Developing a Content Marketing Strategy for Your Brand

As traditional marketing methods become less and less effective, forward-thinking marketers are taking a strategic marketing approach. Today’s marketing sphere is focusing on creating and distributing valuable, relevant, and consistent content across all channels. Currently, content marketing may seem like a buzzword from “the aughts,” but in reality, it’s become a tried and true strategy for businesses, brands, organizations, and institutions to build their audience and web traffic, establish their expertise and credibility, generate leads while building a relationship to the consumer, and improve SEO. So where do you even begin if you are a start-up, small business, new organization, or just finally have the time or resources to focus on content marketing?

Of course, content marketing needs to be done right. You can’t just publish or push out obvious content or content focused entirely on your product, organization, sales, or overly general topics. You want to develop quality content that targets what your customers are looking for or quality content that consumers need. Content marketing is storytelling, whether it’s for your business, magazine, organization, or personal endeavor, and at Issuu, we recognize that everyone has a story to tell. This is why we build in-demand tools for the publishing and distribution of content across any channel: website, newsletters, social media, and more.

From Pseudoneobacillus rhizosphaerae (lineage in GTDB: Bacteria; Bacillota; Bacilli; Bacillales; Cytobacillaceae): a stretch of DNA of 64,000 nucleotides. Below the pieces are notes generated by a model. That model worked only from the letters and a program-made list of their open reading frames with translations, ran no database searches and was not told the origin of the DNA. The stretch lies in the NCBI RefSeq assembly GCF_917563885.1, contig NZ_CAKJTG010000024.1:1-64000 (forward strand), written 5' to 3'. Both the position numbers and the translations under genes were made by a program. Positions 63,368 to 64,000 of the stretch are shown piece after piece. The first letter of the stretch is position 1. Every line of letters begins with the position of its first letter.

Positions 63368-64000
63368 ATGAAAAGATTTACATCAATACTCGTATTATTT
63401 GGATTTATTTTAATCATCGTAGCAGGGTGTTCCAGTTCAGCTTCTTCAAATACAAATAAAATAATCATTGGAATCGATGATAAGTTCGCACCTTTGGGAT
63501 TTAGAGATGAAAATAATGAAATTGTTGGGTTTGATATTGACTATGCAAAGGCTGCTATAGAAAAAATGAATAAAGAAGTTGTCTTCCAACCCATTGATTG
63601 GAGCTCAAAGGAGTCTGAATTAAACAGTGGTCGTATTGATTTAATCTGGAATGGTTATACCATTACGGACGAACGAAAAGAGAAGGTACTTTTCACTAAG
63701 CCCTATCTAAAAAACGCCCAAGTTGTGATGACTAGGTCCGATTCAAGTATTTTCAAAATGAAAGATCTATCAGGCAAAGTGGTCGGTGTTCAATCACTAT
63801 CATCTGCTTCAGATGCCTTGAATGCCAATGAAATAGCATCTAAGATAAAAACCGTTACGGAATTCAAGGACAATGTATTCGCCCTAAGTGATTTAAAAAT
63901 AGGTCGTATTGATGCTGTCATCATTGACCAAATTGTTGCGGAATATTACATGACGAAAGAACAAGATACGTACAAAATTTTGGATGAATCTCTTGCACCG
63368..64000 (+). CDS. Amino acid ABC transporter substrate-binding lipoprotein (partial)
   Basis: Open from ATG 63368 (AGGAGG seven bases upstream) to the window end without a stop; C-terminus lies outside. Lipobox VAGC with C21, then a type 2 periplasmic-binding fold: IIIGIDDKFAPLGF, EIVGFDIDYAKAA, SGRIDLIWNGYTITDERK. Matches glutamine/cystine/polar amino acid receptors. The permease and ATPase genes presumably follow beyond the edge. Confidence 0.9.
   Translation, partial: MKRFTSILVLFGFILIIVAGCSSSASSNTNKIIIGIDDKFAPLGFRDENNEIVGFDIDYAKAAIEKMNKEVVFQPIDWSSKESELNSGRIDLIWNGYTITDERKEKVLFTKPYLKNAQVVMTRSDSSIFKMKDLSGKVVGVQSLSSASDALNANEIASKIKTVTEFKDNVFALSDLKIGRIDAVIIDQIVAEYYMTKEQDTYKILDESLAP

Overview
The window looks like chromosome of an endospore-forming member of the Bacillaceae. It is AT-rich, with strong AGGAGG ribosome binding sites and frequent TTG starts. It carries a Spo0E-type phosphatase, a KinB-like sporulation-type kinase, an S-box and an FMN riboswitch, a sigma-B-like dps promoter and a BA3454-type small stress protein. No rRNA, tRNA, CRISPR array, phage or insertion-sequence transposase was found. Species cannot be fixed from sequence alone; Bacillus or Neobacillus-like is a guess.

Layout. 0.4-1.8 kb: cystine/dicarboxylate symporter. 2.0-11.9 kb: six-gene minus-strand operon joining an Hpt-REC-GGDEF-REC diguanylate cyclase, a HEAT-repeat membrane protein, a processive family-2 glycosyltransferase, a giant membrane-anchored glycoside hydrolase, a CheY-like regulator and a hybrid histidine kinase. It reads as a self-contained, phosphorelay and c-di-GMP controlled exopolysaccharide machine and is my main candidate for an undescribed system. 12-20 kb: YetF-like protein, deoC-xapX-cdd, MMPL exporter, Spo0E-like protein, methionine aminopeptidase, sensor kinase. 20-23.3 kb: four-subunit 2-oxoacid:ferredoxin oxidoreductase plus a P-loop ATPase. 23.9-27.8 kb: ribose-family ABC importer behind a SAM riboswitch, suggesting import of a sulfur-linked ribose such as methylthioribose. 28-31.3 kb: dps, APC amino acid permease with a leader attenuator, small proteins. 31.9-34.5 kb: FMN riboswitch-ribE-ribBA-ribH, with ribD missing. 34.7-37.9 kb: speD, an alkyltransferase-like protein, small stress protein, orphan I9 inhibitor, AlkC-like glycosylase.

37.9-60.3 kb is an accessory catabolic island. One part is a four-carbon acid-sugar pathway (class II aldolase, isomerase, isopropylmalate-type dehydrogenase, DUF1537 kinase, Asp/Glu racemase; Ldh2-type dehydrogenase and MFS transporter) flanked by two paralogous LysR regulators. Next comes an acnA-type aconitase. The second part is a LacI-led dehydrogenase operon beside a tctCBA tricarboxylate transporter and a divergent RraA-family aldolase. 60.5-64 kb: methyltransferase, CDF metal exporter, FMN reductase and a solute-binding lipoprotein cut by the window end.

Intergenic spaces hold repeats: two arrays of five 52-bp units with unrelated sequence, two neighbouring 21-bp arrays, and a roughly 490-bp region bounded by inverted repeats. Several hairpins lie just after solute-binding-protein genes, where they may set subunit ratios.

How to Develop a Content Marketing Strategy

Content Marketing: In-depth content vs. the Social Post

Over the past decade or so, 140-characters were suddenly all everyone talked about, and consumers and readers were only interested in tweet-worthy content, but actually, a Pew Research Center online study of reader behavior has shown otherwise. Long-form content has continued to prove it’s worth and high-quality journalism, storytelling, and long-form content continues to demonstrate that quality content can and does engage readers.

Perhaps instead of only focusing on those next dozen tweets of 280 characters, you should also focus on developing informative content. Teach your audience something new. Make content that really engages your reader, speaks to their interests, answers their questions, and builds an affinity for your brand. Use your content to tell the story of challenges your products can solve, unique experiences or real-world examples of your organization, trends to watch, and other subjects that will generate interest and qualified traffic to your site and brand.

Marketing Strategy: In what format should your content be?

Your content should be viewed as an ecosystem; your website, blogs, social media, and more should all work together and complement one another. You may find that you want to use different formats to deliver certain messages more effectively. Highly visual and photo-driven content may fall flat in a simple blog format. However, packaging it as a flipbook-style publication or thevisually driven Stories format on Instagram, Facebook, or Snapchat really highlights the content in a way that means more people engage with, share, and follow your brand.

Create content that is exciting to look at, not just exciting to read.